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The important thing was to love rather than to be loved. Options
Daemon
Posted: Tuesday, May 31, 2011 12:00:00 AM
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The important thing was to love rather than to be loved.

W. Somerset Maugham (1874-1965)
GabhSigenod
Posted: Tuesday, May 31, 2011 7:39:31 AM

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Location: Mulroog, Connaught, Ireland
The old college try.

Mise, tá mé lán de dea-fhortún.
Jean_extraterre
Posted: Tuesday, May 31, 2011 9:17:14 AM
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Joined: 5/14/2011
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Location: exoplanet Gliese 876 d


He went through an elaborate form of stamping his foot and walking about. Then he stood in front of the fire so that she should not resume her position. While she talked he thought that she was worth ten of Mildred; she amused him much more and was jollier to talk to; she was cleverer, and she had a much nicer nature. She was a good, brave, honest little woman; and Mildred, he thought bitterly, deserved none of these epithets. If he had any sense he would stick to Norah, she would make him much happier than he would ever be with Mildred: after all she loved him, and Mildred was only grateful for his help. But when all was said the important thing was to love rather than to be loved; and he yearned for Mildred with his whole soul. He would sooner have ten minutes with her than a whole afternoon with Norah, he prized one kiss of her cold lips more than all Norah could give him.

"I can't help myself," he thought. "I've just got her in my bones."

He did not care if she was heartless, vicious and vulgar, stupid and grasping, he loved her. He would rather have misery with the one than happiness with the other.


This is the scene in W. Somerset Maugham's "Of Human Bondage" describing the protagonist Philip and his struggle to choose between Norah Nesbitt (a nice and educated writer) and Mildred (a gaudy waitress he had first met at a cafe and who had already abandoned him once).
--- After more adventures, rather than pursuing his lofty artistic, philosophical, and travelling ambitions, eventually Philip decides to settle into a more "bourgeois" life:


He realised that he had deceived himself; it was no self-sacrifice that had driven him to think of marrying, but the desire for a wife and a home and love; and now that it all seemed to slip through his fingers he was seized with despair. He wanted all that more than anything in the world. What did he care for Spain and its cities, Cordova, Toledo, Leon; what to him were the pagodas of Burmah and the lagoons of South Sea Islands? America was here and now. It seemed to him that all his life he had followed the ideals that other people, by their words or their writings, had instilled into him, and never the desires of his own heart. Always his course had been swayed by what he thought he should do and never by what he wanted with his whole soul to do. He put all that aside now with a gesture of impatience. He had lived always in the future, and the present always, always had slipped through his fingers. His ideals? He thought of his desire to make a design, intricate and beautiful, out of the myriad, meaningless facts of life: had he not seen also that the simplest pattern, that in which a man was born, worked, married, had children, and died, was likewise the most perfect? It might be that to surrender to happiness was to accept defeat, but it was a defeat better than many victories.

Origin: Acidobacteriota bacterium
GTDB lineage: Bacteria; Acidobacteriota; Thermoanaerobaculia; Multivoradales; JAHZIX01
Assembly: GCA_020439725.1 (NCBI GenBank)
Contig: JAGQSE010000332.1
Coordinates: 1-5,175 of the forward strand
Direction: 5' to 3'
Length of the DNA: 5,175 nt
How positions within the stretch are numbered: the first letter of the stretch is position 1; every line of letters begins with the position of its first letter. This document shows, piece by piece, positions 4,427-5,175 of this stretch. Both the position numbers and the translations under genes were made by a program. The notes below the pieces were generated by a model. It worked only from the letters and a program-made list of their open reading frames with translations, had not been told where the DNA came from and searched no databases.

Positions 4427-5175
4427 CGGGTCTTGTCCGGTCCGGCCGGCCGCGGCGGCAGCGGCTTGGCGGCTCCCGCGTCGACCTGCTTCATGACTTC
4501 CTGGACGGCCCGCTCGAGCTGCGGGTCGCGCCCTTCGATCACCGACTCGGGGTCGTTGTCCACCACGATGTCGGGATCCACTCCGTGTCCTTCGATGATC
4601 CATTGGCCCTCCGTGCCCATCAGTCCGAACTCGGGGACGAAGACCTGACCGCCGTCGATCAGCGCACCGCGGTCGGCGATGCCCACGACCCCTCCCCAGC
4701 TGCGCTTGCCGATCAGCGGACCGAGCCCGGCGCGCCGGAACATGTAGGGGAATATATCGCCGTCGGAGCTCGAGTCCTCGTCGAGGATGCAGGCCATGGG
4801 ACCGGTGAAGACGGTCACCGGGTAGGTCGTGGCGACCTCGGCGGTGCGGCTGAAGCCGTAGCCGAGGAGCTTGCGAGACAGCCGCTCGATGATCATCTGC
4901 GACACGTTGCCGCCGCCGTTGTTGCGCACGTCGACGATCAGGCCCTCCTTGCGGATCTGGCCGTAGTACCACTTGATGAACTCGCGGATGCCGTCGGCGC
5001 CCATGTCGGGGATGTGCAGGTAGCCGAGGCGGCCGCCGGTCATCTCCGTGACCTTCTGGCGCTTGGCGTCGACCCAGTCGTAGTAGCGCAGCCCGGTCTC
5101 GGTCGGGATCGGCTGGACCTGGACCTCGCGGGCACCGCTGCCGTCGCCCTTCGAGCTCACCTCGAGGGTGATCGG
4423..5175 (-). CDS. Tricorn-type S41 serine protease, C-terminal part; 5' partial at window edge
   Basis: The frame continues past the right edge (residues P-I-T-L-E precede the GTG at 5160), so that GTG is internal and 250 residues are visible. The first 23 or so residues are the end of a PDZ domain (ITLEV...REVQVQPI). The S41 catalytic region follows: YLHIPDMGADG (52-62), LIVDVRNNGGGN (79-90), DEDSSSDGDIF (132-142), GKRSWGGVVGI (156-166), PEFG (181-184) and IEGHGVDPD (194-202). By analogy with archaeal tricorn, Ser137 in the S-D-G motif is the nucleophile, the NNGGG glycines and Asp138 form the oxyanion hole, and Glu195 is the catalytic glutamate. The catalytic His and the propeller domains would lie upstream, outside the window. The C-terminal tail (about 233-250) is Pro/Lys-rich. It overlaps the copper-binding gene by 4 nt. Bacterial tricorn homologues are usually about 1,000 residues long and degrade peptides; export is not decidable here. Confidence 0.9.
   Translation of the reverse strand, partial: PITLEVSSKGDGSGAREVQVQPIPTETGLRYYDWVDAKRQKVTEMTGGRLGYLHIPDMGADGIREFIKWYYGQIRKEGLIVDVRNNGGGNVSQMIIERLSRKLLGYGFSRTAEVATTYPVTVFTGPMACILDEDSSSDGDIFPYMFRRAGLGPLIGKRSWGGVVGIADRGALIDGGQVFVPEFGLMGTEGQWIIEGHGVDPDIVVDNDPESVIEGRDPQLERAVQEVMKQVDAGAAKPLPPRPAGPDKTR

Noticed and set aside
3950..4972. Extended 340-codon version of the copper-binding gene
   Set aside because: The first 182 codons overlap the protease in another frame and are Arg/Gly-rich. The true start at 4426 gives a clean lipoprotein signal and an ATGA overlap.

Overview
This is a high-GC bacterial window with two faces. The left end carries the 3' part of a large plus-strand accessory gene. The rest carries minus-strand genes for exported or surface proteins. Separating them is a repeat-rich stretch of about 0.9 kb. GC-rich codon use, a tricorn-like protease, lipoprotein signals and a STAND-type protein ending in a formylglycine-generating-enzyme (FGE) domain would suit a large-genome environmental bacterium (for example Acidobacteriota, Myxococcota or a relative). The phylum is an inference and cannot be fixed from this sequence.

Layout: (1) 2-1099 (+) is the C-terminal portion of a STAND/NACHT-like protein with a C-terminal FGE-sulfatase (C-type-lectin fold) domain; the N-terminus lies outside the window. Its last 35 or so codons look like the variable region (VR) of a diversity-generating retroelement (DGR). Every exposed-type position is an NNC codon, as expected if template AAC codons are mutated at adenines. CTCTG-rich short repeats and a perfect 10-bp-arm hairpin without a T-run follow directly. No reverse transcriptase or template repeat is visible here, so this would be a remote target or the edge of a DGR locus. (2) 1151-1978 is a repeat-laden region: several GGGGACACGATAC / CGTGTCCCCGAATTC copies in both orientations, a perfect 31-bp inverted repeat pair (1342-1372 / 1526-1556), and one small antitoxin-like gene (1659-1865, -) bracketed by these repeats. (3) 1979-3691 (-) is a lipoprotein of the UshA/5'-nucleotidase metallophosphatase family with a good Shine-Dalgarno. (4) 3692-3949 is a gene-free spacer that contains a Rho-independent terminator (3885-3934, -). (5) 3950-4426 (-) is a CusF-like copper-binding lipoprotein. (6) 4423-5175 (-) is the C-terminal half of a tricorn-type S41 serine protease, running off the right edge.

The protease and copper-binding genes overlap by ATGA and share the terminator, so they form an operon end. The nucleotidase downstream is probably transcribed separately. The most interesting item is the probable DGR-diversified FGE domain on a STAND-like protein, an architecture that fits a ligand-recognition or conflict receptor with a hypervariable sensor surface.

thar
Posted: Tuesday, May 31, 2011 9:26:19 AM

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Daemon has got a thing for 'Of human bondage' hasn't he? Is someone going to tell him that is not what Mrs Daemon meant?
sisikou
Posted: Tuesday, May 31, 2011 9:49:25 AM

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Location: Taiwan
Well said, Thar Whistle

Fill your paper with the breathings of your heart. ~William Wordsworth
AJC
Posted: Tuesday, May 31, 2011 10:20:18 AM

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Location: United States, Michigan
I think Daemon has himself tied in knots.

Feed Your Head-Grace Slick
Franzel Marie
Posted: Tuesday, May 31, 2011 11:22:05 AM

Rank: Newbie

Joined: 4/13/2011
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Location: Philippines
WEIRD.



Angel

thar
Posted: Tuesday, May 31, 2011 11:27:52 AM

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Joined: 7/8/2010
Posts: 18,400
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well after that awful definition of domesticated as 'adapting plants and land to the environment!!' he deserves a thorough spanking!!
jcbarros
Posted: Tuesday, May 31, 2011 11:44:15 AM

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Daemon is a he or a she? With or without?
excaelis
Posted: Tuesday, May 31, 2011 12:01:01 PM

Rank: Advanced Member

Joined: 6/30/2010
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Location: Toronto, Ontario, Canada
Nat Cole knew...

Nature Boy

Sanity is not statistical
floyd
Posted: Tuesday, May 31, 2011 12:10:24 PM
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Joined: 5/22/2011